During her talk, Duffaut read a letter she wrote to her classmates outlining five collective goals she hoped they would share going forward: Step outside your comfort zone, eat breakfast every day, go to the gym—or at least take a walk—make true friends, and be happy.

“Follow your own path in life,” she urged. “Live for you and for you alone. After spending the last four years with you all, I know how incredibly smart, talented, and resourceful you all can be. Trust your gut and have no regrets.”

Greene also honored Maggie Blake ’23 with the Condon Medal, the only award announced at Commencement. Voted on by members of the class and faculty, the award is given to a senior who exhibited the finest qualities of citizenship and made the most significant contribution to the development of life at Colby.

Blake, from Carlisle, Mass., double majored in economics and English with a concentration in creative writing. She was a community engagement chair for the Student Government Association, president of the Maine History and Food Club, a COOT leader, and a member of the cross country and track teams. Her contributions to the greater Waterville community include completing an ArcGIS mapping project of the parks in Waterville, serving as a Colby Cares About Kids mentor, and teaching Sunday school in Winslow. 

Graduates can create their own narrative

Political analyst Amy Walter ’91, Litt.D. ’17 and a member of the Colby Board of Trustees, delivered the commencement address. Walter, publisher and editor in chief of the influential newsletter the Cook Political Report with Amy Walter and a popular TV panelist, congratulated the graduates for joining the world of Colby alumni and said the skills they learned at Colby will serve them long into the future.

“There are so many Colby grads out there in the world doing amazing things and living extraordinary lives,” she said. “I got to where I am today not despite the fact that I went to a small liberal arts college in central Maine. I am where I am today because of the experience I had at this small liberal arts college in central Maine. Here is where I honed the skills I use every single day in life and in my career. To think critically. To be curious. To be empathetic. To appreciate the wonder of the natural world all around us.”

Amy Walter
Amy Walter ’91, Litt.D. ’17, gives the commencement address, reminding students that real success comes from knowing yourself and your values. (Photo by Gregory A. Rec)

She reminded the graduates they are part of an angry and divided world, where the social fabric has frayed “perhaps beyond repair,” where technology instead of drawing us together has divided us. “And of course, there is a fear that AI and robots will take all the jobs and eventually come and destroy the human race,” she said.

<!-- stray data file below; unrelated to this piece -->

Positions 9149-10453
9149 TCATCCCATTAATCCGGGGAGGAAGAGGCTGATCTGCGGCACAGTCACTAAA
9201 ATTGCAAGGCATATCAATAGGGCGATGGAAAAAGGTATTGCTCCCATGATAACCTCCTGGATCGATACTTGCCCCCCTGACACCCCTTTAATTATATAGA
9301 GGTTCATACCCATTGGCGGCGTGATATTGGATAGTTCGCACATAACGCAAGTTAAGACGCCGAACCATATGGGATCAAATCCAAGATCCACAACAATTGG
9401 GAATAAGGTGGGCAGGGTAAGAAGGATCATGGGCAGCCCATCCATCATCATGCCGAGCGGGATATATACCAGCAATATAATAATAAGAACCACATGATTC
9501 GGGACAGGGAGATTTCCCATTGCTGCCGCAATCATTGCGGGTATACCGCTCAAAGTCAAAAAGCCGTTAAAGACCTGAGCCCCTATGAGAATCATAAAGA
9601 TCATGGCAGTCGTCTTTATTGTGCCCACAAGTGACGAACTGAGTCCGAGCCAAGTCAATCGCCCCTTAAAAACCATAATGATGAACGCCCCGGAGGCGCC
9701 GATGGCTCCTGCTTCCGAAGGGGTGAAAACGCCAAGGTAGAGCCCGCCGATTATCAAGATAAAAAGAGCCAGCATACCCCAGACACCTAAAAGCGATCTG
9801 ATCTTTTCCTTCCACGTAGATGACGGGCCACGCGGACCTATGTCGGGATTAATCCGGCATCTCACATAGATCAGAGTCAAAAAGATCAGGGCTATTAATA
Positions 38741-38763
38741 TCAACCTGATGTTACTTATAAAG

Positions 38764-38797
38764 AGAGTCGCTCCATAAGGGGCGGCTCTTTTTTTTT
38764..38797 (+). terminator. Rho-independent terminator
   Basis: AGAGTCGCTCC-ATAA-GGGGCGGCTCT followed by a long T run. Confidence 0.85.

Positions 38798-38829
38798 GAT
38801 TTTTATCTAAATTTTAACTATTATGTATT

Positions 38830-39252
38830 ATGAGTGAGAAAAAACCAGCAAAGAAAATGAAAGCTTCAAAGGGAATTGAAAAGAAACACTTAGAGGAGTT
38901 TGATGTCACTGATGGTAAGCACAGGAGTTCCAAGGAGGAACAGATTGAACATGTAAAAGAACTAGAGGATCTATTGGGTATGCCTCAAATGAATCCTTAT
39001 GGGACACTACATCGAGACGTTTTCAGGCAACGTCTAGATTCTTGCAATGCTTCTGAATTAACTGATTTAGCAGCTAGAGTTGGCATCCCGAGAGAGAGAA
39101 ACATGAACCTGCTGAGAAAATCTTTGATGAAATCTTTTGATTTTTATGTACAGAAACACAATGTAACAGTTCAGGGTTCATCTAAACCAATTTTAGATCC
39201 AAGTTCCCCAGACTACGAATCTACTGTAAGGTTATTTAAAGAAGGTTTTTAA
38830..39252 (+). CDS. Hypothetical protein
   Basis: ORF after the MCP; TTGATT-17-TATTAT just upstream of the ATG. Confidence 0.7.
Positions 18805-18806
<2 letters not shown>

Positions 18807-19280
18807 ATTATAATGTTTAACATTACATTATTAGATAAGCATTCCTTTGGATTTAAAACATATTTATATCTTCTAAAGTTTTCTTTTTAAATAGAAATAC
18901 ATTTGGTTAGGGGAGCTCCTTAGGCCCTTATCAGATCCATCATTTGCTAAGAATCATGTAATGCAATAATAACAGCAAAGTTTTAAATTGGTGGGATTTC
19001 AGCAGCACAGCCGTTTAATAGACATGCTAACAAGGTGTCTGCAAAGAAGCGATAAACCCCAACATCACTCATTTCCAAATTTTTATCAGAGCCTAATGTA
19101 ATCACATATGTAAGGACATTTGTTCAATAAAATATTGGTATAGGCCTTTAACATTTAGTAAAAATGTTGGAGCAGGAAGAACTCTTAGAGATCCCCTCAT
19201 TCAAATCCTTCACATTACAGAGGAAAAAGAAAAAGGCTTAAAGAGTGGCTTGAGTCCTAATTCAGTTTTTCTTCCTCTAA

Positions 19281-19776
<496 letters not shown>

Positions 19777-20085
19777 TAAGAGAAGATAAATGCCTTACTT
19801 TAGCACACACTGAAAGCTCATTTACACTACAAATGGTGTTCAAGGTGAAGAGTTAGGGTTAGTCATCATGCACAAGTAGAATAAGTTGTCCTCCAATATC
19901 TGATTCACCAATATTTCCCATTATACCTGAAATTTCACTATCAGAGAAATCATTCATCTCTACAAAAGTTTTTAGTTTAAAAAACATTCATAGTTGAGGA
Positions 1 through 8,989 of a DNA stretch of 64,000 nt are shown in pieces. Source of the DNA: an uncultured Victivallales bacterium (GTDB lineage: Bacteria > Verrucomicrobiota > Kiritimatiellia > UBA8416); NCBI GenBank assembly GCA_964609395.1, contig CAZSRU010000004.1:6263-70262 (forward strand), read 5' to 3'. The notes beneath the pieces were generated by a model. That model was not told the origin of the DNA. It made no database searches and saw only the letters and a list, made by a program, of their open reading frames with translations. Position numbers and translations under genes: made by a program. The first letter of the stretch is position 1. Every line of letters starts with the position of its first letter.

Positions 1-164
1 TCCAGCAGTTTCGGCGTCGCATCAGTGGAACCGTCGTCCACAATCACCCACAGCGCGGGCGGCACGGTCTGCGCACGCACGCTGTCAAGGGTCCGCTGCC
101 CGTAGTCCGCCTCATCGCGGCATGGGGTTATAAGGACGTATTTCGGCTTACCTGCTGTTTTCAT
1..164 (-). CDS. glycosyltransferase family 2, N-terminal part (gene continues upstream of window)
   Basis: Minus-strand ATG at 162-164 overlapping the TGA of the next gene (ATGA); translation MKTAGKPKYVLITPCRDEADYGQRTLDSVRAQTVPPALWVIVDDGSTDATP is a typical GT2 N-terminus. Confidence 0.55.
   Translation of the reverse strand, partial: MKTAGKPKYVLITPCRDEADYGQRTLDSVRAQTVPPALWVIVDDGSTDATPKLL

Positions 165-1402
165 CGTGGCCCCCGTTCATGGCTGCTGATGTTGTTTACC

“But guess what? You don’t have to accept that narrative. It’s not yours. You didn’t create it. You don’t have to own it.”

Instead, today’s generation is changing the narrative surrounding politics, race, and class, she said. “You are redefining our institutions” by infusing them with core values that reflect today’s society. “You are making our institutions fit the 21st century instead of trying to shove 21st-century realities into boxes in which they no longer fit.”

Walter’s commencement speech marked the second time she has addressed Colby graduates. She delivered the baccalaureate address at Colby in 2017 when the College awarded her an honorary degree.

In the six years since she has become a force in the world of political analysis. Washingtonian Magazine named Walter one of Washington’s “Most Powerful Women” and “50 Top Journalists” as a leader in political analysis and forecasting. The Washington Post honored her with its Crystal Ball Award ­for her “spot-on” election predictions in 2000.

Walter said that for her, success came relatively late. “I was 30 years old before I figured out what I really loved to do. And it took me another 15 to get good enough at it to do what I’m doing right now,” she said.

Her point: Real success comes from knowing yourself and your values. “You get where you want to go with your own internal GPS to guide you,” Walter said. “Over time and through experience, I have come to understand what I valued. Empathy. Kindness. Honesty. These traits aren’t always appreciated or rewarded, especially in Washington or in politics. But they matter to me. And without them, I’m sure that any success I would have gained would have felt hollow.”

After the students received their diplomas and tossed their mortar boards in the air, Arisa White, associate professor of English, provided the sending message. “You have arrived at an end and a beginning. Take some time to breathe. Take some time to breathe. Take some time to breathe. Check in with yourself. Make time to rest. Make time to assemble who you are with who you want to be, with what it is you want to leave behind,” White told the graduates.

“Go forth without skipping a beat. Congratulations, Class of 2023. I love you.”

Full coverage of Commencement 2023 can be viewed on demand.

Graduates pop champagne
(Photo by Gregory A. Rec)